Will the Mets Squander Their Great Pitching?

Major league teams clearly value starting pitching. The industry has spent over $1 billion on nine free agent starters this offseason, and with Yovani Gallardo still available that number will only rise.

The New York Mets have what every team in baseball envies: a cost-efficient rotation with power arms galore. You want pure power stuff? Noah Syndergaard is your guy. Coming off an injury? Zack Wheeler is working his way back from Tommy John surgery. How about some flare on the mound? Matt Harvey is here as well. Stuff and command? Jacob deGrom is the perfect combination. What about a southpaw? Steven Matz can be as good as any of these guys.

It will not be easy for the defending National League champions to keep this group together over the long-term. Harvey is under control for three more seasons and is making $4.325 million in his first year through the arbitration process. Wheeler is under team control through 2019 and will be arbitration eligible after the 2016 season. DeGrom is under team control through 2020, while Syndergaard and Matz are under team control through 2021. All of these guys will get expensive as they enter arbitration within the next few years.

With the clock ticking and pitchers getting paid more and more every year, are the Mets utilizing their greatest strength to its full potential?

The way they are constructed right now, the answer to that question is no. But it’s not because of a lack of offense, like most people believe. The problem here is a lack of defense.

The World Series from a season ago pitted a team with an excellent starting rotation against a team that emphasizes the importance of defense more than any other team in baseball. The Kansas City Royals were clearly the better team as they limited their defensive mistakes (they committed two errors in the World Series compared to the Mets’ six) and ultimately won the series in five games. The Mets, on the other hand, have been a below-average defensive team for quite some time.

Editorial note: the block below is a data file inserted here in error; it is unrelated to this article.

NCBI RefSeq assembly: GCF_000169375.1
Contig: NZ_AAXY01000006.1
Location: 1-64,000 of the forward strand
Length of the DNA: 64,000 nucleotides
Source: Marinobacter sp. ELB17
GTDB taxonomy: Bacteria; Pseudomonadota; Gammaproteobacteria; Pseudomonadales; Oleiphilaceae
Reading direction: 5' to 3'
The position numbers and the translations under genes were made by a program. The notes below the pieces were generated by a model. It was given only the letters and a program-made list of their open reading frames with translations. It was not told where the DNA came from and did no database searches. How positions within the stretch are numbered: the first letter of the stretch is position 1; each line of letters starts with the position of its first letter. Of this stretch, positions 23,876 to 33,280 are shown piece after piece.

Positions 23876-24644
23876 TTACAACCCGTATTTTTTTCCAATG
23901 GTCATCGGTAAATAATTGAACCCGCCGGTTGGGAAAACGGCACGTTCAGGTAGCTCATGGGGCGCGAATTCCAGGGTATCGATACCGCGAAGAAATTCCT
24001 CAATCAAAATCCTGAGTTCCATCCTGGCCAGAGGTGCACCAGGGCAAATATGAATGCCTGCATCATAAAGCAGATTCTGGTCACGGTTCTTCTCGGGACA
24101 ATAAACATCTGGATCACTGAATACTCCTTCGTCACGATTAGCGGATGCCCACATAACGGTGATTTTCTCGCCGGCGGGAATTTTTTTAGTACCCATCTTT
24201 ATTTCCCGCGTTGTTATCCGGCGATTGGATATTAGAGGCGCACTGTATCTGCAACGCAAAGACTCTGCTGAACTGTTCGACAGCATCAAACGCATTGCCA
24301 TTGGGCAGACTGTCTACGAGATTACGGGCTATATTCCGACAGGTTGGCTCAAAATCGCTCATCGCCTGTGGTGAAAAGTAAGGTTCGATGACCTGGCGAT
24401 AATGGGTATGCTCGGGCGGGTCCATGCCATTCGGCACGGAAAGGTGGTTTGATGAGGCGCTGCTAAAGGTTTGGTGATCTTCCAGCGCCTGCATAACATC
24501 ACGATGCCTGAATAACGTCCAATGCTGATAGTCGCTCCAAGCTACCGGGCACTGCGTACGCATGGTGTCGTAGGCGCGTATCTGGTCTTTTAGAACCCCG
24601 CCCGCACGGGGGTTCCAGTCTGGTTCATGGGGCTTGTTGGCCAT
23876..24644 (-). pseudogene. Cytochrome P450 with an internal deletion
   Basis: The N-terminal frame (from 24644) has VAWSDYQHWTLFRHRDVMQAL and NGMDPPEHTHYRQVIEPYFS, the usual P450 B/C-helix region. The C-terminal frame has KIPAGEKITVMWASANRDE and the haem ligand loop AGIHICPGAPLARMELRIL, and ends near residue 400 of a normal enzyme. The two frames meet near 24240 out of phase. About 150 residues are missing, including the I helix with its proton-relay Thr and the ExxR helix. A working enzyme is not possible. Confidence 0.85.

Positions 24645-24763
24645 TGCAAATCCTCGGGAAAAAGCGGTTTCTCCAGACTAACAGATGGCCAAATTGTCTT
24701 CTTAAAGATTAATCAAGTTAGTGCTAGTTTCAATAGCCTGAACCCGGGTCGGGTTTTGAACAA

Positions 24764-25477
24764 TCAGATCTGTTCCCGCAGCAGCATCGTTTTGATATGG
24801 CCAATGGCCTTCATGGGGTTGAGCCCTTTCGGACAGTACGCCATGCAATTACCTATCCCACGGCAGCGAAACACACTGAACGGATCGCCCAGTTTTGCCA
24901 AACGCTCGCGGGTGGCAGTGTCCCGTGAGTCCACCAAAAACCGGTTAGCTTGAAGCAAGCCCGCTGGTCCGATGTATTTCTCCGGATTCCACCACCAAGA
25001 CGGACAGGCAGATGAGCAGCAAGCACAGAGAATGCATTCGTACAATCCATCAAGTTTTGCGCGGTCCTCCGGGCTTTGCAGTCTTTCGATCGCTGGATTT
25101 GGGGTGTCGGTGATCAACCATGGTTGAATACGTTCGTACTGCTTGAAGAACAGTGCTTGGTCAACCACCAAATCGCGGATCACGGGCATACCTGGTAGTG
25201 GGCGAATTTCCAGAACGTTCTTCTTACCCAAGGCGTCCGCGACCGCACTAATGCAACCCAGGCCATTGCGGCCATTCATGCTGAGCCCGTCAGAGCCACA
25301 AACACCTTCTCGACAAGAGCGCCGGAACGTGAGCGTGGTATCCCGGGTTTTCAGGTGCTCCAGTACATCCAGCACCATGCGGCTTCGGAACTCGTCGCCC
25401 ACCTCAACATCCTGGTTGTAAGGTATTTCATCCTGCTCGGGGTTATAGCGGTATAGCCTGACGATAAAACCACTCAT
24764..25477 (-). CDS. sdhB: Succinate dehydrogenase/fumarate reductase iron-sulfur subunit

This offseason, the Mets revamped the middle of their infield. They let Daniel Murphy walk as a free agent and he signed a three-year deal with the division rival Washington Nationals to be their second baseman. Murphy had two critical errors during the World Series that were magnified after the Royals capitalized on each mistake.

The Mets traded Jon Niese to the Pittsburgh Pirates and acquired Neil Walker, who is a free agent at the end of the 2016 season, to play second base. The Amazins also “upgraded” at shortstop by coming to terms with Asdrubal Cabrera on a two-year, $18.5 million deal. But did they really upgrade at either position?

According to Fangraphs, Walker had a -4.7 Defensive WAR compared to Murphy’s 1.0. That is a surprisingly seep downgrade as far as defense is concerned. They also essentially are paying Cabrera $18.5 million to be Wilmer Flores at shortstop.

Here are the projections for Flores and Cabrera for 2016 according to Baseball-Reference:



The offensive numbers are basically identical and both are considered to be below average defensively. In 2015, the Royals middle infielders of Alcides Escobar and Ben Zobrist committed zero errors in the World Series. The Mets defense has gotten worse, and it was suspect to begin with.